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D.I.Y. culture

In trying to explain street art it is not enough simply to provide a history of graffiti. Graffiti and ‘street art’ are part of contemporary D.I.Y. (do it yourself) culture that includes zines, music bands, fashion, raves and art parties. A D.I.Y. culture is a culture that is not inherited by tradition, it is not imported and is not purchased off the shelf. It is a culture requires some assembly (often cut and paste culture) or modification and interactive participation. It is hardly really a culture, but a proto-culture, a mutant culture, a dynamic evolving culture.

D.I.Y. culture is in direct competition with traditional culture, with mass produced consumer culture. It is engaged in a political-cultural battle with the powers that support traditional culture. For this reason it is frequently demonized, criminalized and otherwise suppressed because of the threat that it represents to traditional culture.

In the past great art followed the great empires; art followed the money and served as a symbol of power. It was the Dadaists who made a break from creating culture to serve homicidal empires and creating a D.I.Y. culture complete with zines, collages, fashion and haircuts. The Nazi’s and World War II cut short Europe’s early D.I.Y. culture; Hitler’s identification of the Dadaists as a danger to German culture is the first of many concerted attempts to eliminate D.I.Y. culture. The post-war baby boomers rediscovered the Dadaists and D.I.Y. culture flourished again.

D.I.Y. culture is a democratic culture, in that it is from the people and by the people. D.I.Y. culture is not, necessarily popular, it may even be an unpopular and minority taste but that doesn’t make it undemocratic. The distinction is that D.I.Y. culture is democratic rather than popularist; it is individual freedom of expression and opportunity rather than the rule of majority to praise or censor.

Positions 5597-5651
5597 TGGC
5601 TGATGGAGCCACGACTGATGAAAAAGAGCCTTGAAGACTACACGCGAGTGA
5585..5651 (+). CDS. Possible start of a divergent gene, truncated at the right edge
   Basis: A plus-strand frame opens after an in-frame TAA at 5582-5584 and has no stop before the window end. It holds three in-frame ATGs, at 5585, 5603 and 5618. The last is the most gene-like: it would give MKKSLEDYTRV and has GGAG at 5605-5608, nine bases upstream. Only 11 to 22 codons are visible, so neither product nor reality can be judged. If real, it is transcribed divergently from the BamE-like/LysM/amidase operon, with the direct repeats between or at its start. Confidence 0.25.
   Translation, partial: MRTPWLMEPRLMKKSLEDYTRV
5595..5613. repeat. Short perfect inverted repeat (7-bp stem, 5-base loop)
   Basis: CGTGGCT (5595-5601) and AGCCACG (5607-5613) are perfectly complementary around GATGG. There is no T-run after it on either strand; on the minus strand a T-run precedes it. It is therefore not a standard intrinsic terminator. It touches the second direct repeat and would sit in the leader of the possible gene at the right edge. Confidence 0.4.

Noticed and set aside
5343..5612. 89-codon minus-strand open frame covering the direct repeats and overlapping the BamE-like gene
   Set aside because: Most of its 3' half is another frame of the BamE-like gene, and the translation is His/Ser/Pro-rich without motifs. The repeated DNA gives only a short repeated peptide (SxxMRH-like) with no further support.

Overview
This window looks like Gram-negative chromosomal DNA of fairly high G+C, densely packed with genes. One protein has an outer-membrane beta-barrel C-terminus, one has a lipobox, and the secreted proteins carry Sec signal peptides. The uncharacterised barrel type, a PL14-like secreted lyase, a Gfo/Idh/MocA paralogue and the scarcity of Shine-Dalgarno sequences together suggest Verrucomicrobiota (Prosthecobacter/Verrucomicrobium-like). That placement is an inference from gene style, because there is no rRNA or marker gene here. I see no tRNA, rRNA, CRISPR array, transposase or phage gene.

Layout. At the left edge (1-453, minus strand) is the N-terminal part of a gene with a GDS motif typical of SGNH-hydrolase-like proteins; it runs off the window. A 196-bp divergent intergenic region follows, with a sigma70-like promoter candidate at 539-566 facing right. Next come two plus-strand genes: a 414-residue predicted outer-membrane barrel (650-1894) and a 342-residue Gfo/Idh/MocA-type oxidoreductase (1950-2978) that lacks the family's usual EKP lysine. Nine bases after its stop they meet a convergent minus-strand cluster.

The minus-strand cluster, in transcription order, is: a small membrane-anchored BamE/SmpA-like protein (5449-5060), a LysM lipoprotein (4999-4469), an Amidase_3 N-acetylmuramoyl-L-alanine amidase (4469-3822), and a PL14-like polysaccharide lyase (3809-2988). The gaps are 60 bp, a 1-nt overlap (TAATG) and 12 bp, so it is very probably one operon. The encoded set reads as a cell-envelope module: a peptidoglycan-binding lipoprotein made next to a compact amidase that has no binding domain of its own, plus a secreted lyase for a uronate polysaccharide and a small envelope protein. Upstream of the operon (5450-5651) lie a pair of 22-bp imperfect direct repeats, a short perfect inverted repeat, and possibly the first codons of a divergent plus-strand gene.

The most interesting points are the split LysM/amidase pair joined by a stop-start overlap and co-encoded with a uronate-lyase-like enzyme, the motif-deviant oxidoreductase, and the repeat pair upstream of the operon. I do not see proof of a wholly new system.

Democracy may appear difficult to reconcile with art and good taste, as much popular taste is definitively bad. Contemporary fashion is a good example of the democratization without a loss of style or taste. For example, the distinction between the classes in fashion is not as apparent it was a century ago. Society is no longer so concerned with suits and ties.

In most countries that call themselves democratic freedom of speech is effectively silenced by media ownership. The Chinese ‘democracy wall’ is an experiment that has not been repeated until blogging. In this respect some graffiti is a rebellion, an attempt to covertly exercise free speech. Graffiti groups, like Buga-up’s anti-tobacco advertising vandalism in the 1970s were a direct attack against the power of corporate advertising.

D.I.Y. culture should be distinguished from pop culture, in that pop culture is manufactured and popularist. But there are many points of confusion as D.I.Y. culture references pop culture, for example in stencil art, in lyrics and collage material. And D.I.Y. culture may become pop culture, for example, hip-hop or punk.

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About Mark Holsworth

Writer, independent researcher and artist, Mark Holsworth is the author of the book Sculptures of Melbourne. View all posts by Mark Holsworth

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